In this scenario, those who’ve had assertiveness training (or naturally practice assertive leadership) will address the problem as soon as it happens. During a one-on-one meeting with the employees, an assertive leader will reestablish the expectation set during the employee onboarding process. They’ll have a transparent conversation around the issue and express the repercussions of not adhering to established absenteeism policies. Additionally, they’ll remind employees of why they must show up on time. Additionally, assertive leaders make sure employees know how to handle situations in which they have a legitimate reason for running late. Repeating this helps clarify expectations and prevent the issue from occurring again.
Aggressive communicators speak or act in a way that is too confrontational, insensitive, intimidating, or excessively emotional. People using aggressive behavior in this communication style in life don’t consider how their words and actions might affect others. Because they lack emotional intelligence, they might shame, guilt, humiliate, and pressure people into doing what they want. These are all tell-tale signs of a toxic leader. Instead of motivating, inspiring, and supporting employees to become the best versions of themselves, they carelessly inflict damage on those around them. This results in poor job satisfaction, disengagement, work anxiety, low productivity, a feeling of depression, and high turnover rates.
Aggressive Communication vs. Assertive Communication Examples
If an employee fails to meet a big goal, an aggressive leader might insult or threaten them. This could look like saying, “I knew you wouldn’t be able to do this on your own,” “Can’t you do anything right?” or “If you ever make another mistake like this, count yourself fired.” All of these statements cause feelings of hurt, anxiety, and fear, plus they deal a blow to a person’s confidence. Instead of making employees feel worse about the moments in which they fail, great leaders specifically focus on uplifting and supporting their team during challenging times.
During moments of failure, assertive leaders provide effective feedback on what can improve. Additionally, they might ask thought-provoking questions that create a discussion around how to avoid the mistake next time. They recognize attacking or reprimanding a person in an unconstructive manner will only cause resentment and low morale, which doesn’t benefit organizations in any way.
As the name suggests, passive-aggressiveness is when a person combines the two previously discussed communication styles. Those who are passive-aggressive avoid being direct or honest about how a problem, decision, action, or crossed boundary affects them. However, they will use sarcasm, disdain, or negativity to communicate their anger, irritation, frustration, or upset. Ultimately, this creates a lose-lose situation. By not communicating their true feelings or desires, the person causing problems isn’t sure what they did wrong or how to fix it. Additionally, being the target of disrespect causes a further rift in the relationship. In workplaces, this creates the conditions for poor communication and dysfunctional teams.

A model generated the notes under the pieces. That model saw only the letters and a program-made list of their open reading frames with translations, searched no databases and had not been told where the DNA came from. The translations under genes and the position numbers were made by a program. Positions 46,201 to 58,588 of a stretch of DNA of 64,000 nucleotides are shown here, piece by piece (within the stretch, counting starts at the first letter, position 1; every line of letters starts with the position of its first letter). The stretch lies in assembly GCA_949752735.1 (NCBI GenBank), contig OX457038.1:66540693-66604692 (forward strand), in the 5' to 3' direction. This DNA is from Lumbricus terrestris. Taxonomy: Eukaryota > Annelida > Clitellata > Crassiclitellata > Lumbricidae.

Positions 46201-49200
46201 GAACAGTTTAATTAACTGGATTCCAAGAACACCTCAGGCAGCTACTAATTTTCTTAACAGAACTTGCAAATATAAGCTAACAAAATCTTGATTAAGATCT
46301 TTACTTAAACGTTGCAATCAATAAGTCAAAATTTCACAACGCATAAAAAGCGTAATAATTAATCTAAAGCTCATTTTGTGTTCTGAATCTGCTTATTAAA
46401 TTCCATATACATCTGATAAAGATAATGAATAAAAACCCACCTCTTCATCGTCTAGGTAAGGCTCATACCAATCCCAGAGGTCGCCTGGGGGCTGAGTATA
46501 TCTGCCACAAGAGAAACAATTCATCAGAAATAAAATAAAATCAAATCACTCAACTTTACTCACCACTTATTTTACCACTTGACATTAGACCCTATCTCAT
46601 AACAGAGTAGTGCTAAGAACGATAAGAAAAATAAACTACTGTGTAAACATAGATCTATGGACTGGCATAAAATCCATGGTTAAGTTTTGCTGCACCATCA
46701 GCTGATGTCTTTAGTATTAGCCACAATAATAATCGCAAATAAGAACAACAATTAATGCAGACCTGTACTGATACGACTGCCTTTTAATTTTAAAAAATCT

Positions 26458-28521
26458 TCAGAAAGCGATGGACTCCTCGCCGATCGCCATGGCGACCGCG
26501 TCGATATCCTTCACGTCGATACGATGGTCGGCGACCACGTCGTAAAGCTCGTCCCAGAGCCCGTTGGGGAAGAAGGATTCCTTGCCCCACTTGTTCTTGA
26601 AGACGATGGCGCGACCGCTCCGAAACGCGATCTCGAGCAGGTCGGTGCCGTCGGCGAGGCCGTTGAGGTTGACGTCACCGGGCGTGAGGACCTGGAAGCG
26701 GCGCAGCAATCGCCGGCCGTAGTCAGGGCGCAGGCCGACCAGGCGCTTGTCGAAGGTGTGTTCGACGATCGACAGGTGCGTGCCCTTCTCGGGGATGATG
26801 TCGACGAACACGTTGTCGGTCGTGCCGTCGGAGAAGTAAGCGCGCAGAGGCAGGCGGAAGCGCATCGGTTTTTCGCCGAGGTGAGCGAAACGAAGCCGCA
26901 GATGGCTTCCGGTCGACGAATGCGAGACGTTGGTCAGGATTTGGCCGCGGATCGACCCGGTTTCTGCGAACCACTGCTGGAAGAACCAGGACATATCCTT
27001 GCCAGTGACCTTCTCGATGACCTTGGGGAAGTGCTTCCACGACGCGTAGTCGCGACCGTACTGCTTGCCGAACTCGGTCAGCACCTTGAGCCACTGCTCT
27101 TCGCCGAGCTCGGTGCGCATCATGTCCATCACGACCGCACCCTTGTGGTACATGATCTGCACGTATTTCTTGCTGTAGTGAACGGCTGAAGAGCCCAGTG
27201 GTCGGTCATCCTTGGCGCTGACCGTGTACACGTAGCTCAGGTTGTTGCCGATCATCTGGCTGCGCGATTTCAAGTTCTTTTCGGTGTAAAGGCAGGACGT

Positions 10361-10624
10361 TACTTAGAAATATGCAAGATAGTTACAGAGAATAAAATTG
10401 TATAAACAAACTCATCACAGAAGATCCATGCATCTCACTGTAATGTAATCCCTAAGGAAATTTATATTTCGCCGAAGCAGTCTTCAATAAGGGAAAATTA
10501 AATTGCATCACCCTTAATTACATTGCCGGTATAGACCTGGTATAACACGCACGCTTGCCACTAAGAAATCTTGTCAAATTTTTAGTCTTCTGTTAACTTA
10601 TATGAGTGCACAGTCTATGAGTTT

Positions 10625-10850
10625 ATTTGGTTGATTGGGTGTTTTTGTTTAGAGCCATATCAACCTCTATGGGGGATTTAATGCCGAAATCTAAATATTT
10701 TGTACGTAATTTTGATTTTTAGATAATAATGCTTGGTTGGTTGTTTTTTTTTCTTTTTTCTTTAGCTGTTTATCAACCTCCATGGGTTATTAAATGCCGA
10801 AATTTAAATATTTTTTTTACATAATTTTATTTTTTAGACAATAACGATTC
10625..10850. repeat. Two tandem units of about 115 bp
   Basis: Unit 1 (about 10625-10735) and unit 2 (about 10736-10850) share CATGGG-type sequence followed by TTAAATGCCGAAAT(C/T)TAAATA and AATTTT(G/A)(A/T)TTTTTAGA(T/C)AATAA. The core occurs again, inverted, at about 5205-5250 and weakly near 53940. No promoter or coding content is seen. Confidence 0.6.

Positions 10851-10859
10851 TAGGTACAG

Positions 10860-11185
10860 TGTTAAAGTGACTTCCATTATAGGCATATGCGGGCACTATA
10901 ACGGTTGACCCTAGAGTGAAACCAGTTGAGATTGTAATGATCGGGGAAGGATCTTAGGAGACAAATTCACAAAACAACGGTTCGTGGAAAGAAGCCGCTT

Passive-Aggressive Communication vs. Assertive Communication Examples
A passive-aggressive leader might make a cutting joke about a person who hasn’t performed well, instead of letting the employee know there’s a problem. For instance, they might say, “Look who decided to show up to work today with a little more energy than usual.” In this example, the leader isn’t actively communicating there’s an issue with the person’s performance or suggesting a solution to fix it. This means the issue will continue happening until it is finally addressed. By this time, stress management is no longer intact, and the executive is more likely to lash out at a worker in anger, resulting in strained feelings and harm to their health.
As leadership expert Brené Brown states in Dare to Lead, “Clear is kind. Unclear is unkind.” In this situation, a person practicing assertiveness skills won’t wait until they’re forced to fire someone to let them know they need to improve. They’ll be proactive about recognizing what needs to change, constructively communicating this, and teaching the worker how to succeed. Doing so helps leaders develop each employee into an ideal team player who helps the business thrive.
Make sure you are always being assertive in your communication. It’s easy to fall into the trap of becoming passive or aggressive, which usually leads to miscommunications or hurt feelings. The more effective approach is to be assertive in everything you do.
Top Techniques for Practicing Assertive Communication
Great leaders are great communicators. Yet, as demonstrated above, toxic communication styles hinder a person from effectively communicating in a way that produces optimal outcomes. Since poor communication habits develop over time, transitioning out of these ineffective ways of communicating will take skills training and daily practice. Use the tips below to learn how to break the cycle and adopt effective assertive communication styles.